I was wondering about the cost of testing fees. My child's school told me it was a $2,500 test and can only be done in Lansing. I’m hoping you can help. Also, are there programs to help with the financial part of the testing?

We are desperate for answers at this point. Thank you in advance for any help you may be able to provide for us!

Dr. Pierson's Response: 

First, whoever told you that assessments are only done in Lansing is rather misinformed. There are people all over who assess for and diagnose dyslexia.

Second, the school staff could do an assessment for a specific learning disability, under which dyslexia falls.

That said, many students who are indeed dyslexic do not qualify for services in the public schools because they do not perform poorly enough on the assessments to meet the certification criteria. Here is a piece I wrote about that topic.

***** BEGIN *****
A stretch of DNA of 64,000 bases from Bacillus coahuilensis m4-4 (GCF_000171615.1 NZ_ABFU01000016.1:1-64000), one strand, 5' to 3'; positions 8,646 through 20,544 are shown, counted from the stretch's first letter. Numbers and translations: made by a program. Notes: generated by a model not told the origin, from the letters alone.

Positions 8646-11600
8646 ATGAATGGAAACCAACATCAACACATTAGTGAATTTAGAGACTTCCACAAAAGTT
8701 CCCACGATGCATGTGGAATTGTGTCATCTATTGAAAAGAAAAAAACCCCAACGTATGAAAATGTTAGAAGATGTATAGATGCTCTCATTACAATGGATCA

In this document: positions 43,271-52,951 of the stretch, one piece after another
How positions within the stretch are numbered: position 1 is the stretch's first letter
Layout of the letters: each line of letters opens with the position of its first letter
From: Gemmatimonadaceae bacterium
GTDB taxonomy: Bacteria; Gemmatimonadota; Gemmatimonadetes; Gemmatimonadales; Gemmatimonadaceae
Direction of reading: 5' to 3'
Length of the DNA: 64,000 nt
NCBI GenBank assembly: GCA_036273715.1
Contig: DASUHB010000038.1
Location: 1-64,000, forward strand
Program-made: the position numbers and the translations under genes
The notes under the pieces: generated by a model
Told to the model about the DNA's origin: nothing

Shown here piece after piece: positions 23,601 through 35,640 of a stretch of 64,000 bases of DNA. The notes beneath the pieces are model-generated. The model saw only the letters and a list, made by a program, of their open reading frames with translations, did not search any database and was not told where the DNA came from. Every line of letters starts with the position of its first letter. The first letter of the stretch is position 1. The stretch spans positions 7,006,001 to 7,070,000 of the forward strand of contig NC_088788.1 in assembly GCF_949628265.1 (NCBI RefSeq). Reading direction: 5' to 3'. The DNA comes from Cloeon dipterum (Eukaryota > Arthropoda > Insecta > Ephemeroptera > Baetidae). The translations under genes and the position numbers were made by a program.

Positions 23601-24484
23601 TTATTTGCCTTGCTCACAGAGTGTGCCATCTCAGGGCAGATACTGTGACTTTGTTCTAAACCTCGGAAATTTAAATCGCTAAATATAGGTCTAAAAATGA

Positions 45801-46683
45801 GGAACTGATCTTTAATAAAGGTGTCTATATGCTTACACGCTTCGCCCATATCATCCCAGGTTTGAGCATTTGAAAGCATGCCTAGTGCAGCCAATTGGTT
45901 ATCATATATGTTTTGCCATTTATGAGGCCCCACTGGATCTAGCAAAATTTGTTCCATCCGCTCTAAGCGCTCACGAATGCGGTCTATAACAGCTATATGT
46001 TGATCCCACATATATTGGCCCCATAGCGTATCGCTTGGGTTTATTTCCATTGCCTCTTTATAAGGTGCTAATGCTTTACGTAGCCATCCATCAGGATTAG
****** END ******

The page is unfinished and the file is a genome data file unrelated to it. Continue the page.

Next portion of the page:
Outside evaluations do cost, though. And, unfortunately, most assessments for dyslexia are not covered by insurance, but it is worthwhile to check.

At MDI they do testing, but I do not believe they diagnose. I think they have a sliding fee. It looks like a neuropsychological assessment is under $2000.

I do think that it is important to get a diagnosis, though. I have found that there are some children/teens whom I see for a diagnostic assessment who have already had intervention. And, what can happen when a student has had intervention (which is a good thing) is that he or she may not score poorly enough to meet the definitive criteria for a diagnosis, despite showing a dyslexic profile. As a result, when I’m consulted, I always recommend that parents seek an assessment to obtain a diagnosis prior to intervention. Additionally, a good comprehensive assessment will lay the foundation for intervention.

Let me know if you have other questions. But the bottom line is there are other resources where you can go to get a comprehensive assessment for dyslexia, although it is true that there are costs involved at most places. Do check with your insurance company, though.